Medical oncologists across the nation want to know whether a certain drug combination can slow the progression of male breast cancer, a rare disease that often goes undiagnosed until it’s in an advanced stage.
Zeina Nahleh, MD, director of breast oncology in the University of Cincinnati’s (UC) division of hematology and oncology, is leading a national phase-2 clinical trial to test whether the drug anastrozole (Arimidex), currently approved by the Food and Drug Administration (FDA) for treating breast cancer in postmenopausal women, can effectively fight the same disease in men.
“If we’re going to make significant advances against the disease,” says Nahleh, “we need better male-specific treatment strategies.”
Previous research has shown that the female hormone estrogen promotes the growth of certain types of breast cancer. Anastrozole is one of a class of drugs, known as non-steroidal aromatase inhibitors, that block the tumor’s use of estrogen and slow its development.
By treating male breast cancer with a combination of anastrozole and a synthetic hormone called goserelin, Nahleh believes physicians may be able to stop the transition of the male hormone testosterone to the estrogen estradiol, significantly lowering the man’s overall estrogen levels and limiting breast tumor growth.
Goserelin is what is known as a gonadotropin-releasing hormone, which stops testosterone production in men and decreases estradiol in women. It already has FDA approval for the treatment of prostate cancer, endometriosis and advanced premenopausal and perimenopausal breast cancer.
“The biology of breast cancer is different in men and women, so identical treatment methods are not the best solution,” explains Nahleh. “We believe that anastrozole—when used in conjunction with a gonadotropin-releasing hormone injection—will lower the amount of male estrogen in the body, resulting in better control of the breast tumor.”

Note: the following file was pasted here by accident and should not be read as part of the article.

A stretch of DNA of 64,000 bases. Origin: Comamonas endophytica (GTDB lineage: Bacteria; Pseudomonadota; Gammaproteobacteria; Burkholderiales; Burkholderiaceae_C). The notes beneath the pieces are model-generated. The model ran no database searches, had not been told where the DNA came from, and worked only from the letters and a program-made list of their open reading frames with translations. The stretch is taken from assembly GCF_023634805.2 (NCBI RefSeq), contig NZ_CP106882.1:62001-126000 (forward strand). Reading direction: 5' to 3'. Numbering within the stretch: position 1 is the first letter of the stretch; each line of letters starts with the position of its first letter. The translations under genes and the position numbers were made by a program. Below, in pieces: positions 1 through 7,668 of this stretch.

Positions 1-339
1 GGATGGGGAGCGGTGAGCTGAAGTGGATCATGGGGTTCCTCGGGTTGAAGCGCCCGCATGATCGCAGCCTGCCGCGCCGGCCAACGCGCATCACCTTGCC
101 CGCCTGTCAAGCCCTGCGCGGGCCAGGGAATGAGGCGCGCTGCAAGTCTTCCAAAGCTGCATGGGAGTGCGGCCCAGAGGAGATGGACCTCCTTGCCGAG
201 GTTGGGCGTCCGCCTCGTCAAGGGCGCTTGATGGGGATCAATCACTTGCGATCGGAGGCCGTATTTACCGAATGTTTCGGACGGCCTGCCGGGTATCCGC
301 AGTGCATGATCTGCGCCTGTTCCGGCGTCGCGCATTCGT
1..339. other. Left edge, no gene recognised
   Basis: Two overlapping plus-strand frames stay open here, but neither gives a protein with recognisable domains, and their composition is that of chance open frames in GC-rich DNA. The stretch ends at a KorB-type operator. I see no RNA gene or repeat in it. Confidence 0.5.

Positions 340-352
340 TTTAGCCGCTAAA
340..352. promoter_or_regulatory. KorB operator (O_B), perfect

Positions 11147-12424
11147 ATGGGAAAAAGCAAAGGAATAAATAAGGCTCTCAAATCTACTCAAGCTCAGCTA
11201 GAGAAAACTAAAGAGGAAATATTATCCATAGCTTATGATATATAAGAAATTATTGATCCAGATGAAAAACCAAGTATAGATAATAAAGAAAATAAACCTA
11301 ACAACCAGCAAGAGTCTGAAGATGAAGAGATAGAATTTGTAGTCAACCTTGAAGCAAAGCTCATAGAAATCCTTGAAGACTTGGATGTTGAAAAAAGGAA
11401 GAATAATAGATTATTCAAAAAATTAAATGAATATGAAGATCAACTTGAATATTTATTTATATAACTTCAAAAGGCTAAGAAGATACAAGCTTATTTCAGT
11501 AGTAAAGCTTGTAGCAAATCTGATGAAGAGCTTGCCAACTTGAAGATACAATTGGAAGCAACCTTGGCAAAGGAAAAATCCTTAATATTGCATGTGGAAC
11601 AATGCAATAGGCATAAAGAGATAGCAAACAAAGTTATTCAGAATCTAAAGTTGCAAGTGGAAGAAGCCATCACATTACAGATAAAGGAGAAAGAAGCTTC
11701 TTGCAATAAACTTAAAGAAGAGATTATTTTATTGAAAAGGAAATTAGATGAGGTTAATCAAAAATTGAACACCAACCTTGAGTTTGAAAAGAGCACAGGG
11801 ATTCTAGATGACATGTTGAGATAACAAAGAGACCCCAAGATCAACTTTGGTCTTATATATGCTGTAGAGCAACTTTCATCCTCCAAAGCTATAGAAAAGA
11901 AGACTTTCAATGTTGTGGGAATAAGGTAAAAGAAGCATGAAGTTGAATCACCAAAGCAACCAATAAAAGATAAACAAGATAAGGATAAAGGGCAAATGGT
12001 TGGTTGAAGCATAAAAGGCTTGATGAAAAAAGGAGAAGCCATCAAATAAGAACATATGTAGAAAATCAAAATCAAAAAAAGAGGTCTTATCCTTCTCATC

The trial, sponsored by the National Cancer Institute and Southwest Oncology Group, is the first to test this specific drug combination in men with advanced breast cancer.
“We’ve seen a 26 percent increase in the number of male breast cancer cases since 1973, but the disease is so rare that there’s been little research to determine the best ways to detect and treat the disease specifically in men,” explains Nahleh.
Current male breast cancer treatment methods are based on accepted approaches to the disease in women. Unlike female breast cancer, says Nahleh, the relationship between the estrogen receptor and overall survival in men is uncertain. In addition, mortality from the disease has not declined as it has in women.
Under Nahleh’s direction, researchers from 53 medical centers nationwide will test the drug combination on about 60 male patients—age 18 or older—who have recurrent or advanced breast cancer.
Patients will receive an anastrozole pill every day and a goserelin injection on the first day of 12, month-long cycles. Every two months researchers will collect serum samples to evaluate blood estrogen levels. They will also obtain CAT scan and X-ray images of the tumor to determine how the patient is responding.
After the treatment, Nahleh and her team will follow patients for three years to determine whether the approach is a sustainable option for managing male breast cancer.
The American Cancer Society estimates that more than 1,700 men will be diagnosed with breast cancer in 2006 and about 27 percent will die from the disease.
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